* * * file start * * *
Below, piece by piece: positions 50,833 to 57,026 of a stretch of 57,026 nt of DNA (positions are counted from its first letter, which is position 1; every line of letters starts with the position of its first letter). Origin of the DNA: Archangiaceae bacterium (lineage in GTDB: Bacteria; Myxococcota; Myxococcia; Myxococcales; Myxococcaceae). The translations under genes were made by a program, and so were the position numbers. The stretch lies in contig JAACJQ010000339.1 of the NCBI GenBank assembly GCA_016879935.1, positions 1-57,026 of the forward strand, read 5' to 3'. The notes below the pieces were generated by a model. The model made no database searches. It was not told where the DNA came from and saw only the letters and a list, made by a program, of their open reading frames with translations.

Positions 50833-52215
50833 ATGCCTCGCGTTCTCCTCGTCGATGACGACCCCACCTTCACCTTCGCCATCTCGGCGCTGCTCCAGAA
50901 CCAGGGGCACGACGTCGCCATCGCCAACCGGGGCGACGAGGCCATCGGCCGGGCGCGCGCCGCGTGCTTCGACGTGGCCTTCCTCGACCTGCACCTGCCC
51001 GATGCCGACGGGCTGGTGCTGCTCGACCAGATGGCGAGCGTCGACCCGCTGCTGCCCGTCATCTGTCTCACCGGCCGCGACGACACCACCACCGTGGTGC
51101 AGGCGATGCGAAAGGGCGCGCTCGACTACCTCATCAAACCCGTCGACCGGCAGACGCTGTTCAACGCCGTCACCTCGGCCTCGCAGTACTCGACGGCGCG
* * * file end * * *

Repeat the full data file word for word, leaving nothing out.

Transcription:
Below, piece by piece: positions 50,833 to 57,026 of a stretch of 57,026 nt of DNA (positions are counted from its first letter, which is position 1; every line of letters starts with the position of its first letter). Origin of the DNA: Archangiaceae bacterium (lineage in GTDB: Bacteria; Myxococcota; Myxococcia; Myxococcales; Myxococcaceae). The translations under genes were made by a program, and so were the position numbers. The stretch lies in contig JAACJQ010000339.1 of the NCBI GenBank assembly GCA_016879935.1, positions 1-57,026 of the forward strand, read 5' to 3'. The notes below the pieces were generated by a model. The model made no database searches. It was not told where the DNA came from and saw only the letters and a list, made by a program, of their open reading frames with translations.

Positions 50833-52215
50833 ATGCCTCGCGTTCTCCTCGTCGATGACGACCCCACCTTCACCTTCGCCATCTCGGCGCTGCTCCAGAA
50901 CCAGGGGCACGACGTCGCCATCGCCAACCGGGGCGACGAGGCCATCGGCCGGGCGCGCGCCGCGTGCTTCGACGTGGCCTTCCTCGACCTGCACCTGCCC
51001 GATGCCGACGGGCTGGTGCTGCTCGACCAGATGGCGAGCGTCGACCCGCTGCTGCCCGTCATCTGTCTCACCGGCCGCGACGACACCACCACCGTGGTGC
51101 AGGCGATGCGAAAGGGCGCGCTCGACTACCTCATCAAACCCGTCGACCGGCAGACGCTGTTCAACGCCGTCACCTCGGCCTCGCAGTACTCGACGGCGCG